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Lottery Strategy

This page covers:

  • A review of basic lottery points
  • Calculating your odds for lottery success and why you should bother doing so
  • Getting results and deciding

So… gaming the lottery.  You would think that a school lottery would be a fairly straightforward gamble.  And it is, if you can get the relevant information.  The key here: do your homework as best you can, then close your eyes and cast the dice.  Don’t forget to spit on them first.

Recap of Key Points on the Lottery Basics:

  • Multiple lotteries - There is a Portland Public School lottery that selects candidates for Focus Option and Language Immersion program placements.  Each Charter School holds its own lottery independent of the larger School Choice Lottery.
  • Advantage for siblings and those who meet income eligibility requirements - If you already have a child at a school, your other children will get top priority in placement at that same school.  If you meet certain low income requirements you will get priority in certain lottery options as well, but only up to 45% of available slots.
  • First choice matters - Those programs that are widely popular rarely even consider anyone who lists their school as a second choice.  If you are favoring programs that you know are well-liked in the community, then realize that only your first choice really matters, so choose it carefully, with as full a picture of your odds as possible.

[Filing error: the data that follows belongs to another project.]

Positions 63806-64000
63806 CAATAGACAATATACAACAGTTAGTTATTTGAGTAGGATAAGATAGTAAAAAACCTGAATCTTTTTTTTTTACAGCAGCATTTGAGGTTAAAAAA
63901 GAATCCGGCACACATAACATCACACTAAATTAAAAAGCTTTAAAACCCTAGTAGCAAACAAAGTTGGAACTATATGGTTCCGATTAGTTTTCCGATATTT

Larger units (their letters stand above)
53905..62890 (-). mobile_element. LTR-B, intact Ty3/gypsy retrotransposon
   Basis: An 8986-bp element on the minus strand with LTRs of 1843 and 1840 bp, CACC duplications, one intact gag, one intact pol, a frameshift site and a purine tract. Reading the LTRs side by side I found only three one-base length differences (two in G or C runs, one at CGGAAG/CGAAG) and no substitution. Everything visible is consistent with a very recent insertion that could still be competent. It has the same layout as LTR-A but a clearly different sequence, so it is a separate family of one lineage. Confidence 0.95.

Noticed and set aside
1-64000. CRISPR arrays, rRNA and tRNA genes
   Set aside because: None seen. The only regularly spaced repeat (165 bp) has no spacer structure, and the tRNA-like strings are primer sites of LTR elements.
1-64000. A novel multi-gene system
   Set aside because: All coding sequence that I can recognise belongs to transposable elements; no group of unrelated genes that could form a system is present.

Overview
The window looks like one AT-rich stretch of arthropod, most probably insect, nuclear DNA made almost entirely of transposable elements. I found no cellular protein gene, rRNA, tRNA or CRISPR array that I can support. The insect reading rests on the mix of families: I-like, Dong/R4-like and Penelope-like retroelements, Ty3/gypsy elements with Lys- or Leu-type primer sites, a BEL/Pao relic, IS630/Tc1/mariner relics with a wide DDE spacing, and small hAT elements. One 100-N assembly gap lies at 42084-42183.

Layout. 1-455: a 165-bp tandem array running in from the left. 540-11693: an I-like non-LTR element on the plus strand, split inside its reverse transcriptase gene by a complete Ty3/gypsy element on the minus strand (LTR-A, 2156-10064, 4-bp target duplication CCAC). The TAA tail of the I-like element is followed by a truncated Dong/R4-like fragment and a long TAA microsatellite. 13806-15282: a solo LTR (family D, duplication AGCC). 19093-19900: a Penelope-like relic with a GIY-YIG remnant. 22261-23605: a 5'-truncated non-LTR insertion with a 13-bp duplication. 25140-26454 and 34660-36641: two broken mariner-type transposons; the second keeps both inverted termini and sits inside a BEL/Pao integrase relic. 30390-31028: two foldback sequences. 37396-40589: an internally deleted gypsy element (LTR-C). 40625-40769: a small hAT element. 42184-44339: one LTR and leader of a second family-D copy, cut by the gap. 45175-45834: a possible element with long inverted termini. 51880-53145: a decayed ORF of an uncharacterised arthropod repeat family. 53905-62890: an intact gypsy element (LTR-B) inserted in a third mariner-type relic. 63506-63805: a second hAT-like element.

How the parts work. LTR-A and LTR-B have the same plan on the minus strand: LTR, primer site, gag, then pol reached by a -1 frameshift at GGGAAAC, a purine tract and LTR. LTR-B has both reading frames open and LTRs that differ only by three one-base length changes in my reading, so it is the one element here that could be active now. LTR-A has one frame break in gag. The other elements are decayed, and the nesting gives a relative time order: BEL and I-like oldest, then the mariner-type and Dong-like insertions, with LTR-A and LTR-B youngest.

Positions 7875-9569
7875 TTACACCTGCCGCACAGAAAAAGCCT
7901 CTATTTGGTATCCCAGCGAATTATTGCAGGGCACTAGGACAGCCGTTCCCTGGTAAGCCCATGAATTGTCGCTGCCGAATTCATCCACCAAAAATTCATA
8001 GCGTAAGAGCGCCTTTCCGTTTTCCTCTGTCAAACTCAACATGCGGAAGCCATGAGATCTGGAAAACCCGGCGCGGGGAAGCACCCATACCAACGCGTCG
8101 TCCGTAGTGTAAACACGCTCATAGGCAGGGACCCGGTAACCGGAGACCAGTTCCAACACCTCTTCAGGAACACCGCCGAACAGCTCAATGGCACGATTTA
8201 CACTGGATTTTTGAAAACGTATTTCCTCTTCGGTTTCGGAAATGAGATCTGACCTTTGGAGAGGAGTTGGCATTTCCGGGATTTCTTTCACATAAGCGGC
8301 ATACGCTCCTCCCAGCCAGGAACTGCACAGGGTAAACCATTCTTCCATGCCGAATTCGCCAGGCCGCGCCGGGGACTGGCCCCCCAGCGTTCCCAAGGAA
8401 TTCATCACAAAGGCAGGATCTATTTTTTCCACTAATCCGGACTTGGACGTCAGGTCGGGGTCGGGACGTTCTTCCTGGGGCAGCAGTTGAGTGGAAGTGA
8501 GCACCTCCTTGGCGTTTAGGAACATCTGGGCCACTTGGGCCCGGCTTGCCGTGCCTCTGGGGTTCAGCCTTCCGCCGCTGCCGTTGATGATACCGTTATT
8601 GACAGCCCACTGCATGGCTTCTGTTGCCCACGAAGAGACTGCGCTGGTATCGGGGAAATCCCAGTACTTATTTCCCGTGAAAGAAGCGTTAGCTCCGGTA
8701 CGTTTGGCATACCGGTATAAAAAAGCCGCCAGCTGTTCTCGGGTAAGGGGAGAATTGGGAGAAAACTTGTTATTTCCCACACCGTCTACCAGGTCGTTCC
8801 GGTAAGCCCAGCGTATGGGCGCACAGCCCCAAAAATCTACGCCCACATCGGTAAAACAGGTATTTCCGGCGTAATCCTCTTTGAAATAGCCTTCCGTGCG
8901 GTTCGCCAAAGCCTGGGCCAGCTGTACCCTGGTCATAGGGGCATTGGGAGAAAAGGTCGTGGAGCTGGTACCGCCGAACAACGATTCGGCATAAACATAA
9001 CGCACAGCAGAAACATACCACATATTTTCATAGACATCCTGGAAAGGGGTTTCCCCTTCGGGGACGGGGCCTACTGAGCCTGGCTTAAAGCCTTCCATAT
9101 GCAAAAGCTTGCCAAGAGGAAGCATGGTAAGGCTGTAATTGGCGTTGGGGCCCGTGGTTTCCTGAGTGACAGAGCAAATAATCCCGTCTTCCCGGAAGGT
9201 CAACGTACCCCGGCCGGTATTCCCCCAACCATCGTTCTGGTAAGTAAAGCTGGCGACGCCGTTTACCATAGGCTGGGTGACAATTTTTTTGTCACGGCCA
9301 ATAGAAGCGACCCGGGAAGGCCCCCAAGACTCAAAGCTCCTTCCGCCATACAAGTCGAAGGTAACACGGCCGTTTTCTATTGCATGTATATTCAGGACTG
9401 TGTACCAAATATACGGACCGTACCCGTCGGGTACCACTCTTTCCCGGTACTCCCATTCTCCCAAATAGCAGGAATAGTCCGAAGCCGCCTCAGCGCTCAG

Calculating Your Odds for Success

This wiggly process is never precise, but you can gather some information to help you get an idea of your chances.  You should know up front that Portland Public Schools is somewhat conflicted about the issue of school choice, making information sometimes hard to find.  You’ll have to be a sleuth to get data and may have to make some phone calls, but here’s what we suggest:

1.  Find out the number of spots available per grade level for transfers for the current cycle year. This information should be available in the months before the lottery at the Focus Option Transfer page.

2.  Size up last year’s competition for spots.  Schools do come in and out of the limelight, but usually last year’s odds will give you a decent sense of what you’re up against.  Recent years’ information can be found at Prior Transfer Cycle Data.

3.  Find out the estimated number of incoming siblings and slots set aside for high need students.  Individual schools gather this information in anticipation of the lottery and tours, so ask when you tour or call in February or early March.  Do the math.  For instance, Winterhaven K-8 might have 28 slots for kindergarten, but 10 of those might be earmarked for siblings, and 45% of which would be weighted toward income eligible applicants, leaving possibly fewer than 18 spots available to vie for.

4.  In the days before the lottery closes, you can attempt to find out how many applications have come in for a given grade level to calculate your chances.  Getting this information is entirely dependent upon the cooperation of the secretary at the school you’re coveting, but most secretaries will give you the running total of applications that have been submitted so far.